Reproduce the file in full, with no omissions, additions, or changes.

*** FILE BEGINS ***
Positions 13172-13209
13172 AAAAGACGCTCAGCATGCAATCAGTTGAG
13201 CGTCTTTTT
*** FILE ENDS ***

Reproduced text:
Positions 13172-13209
13172 AAAAGACGCTCAGCATGCAATCAGTTGAG
13201 CGTCTTTTT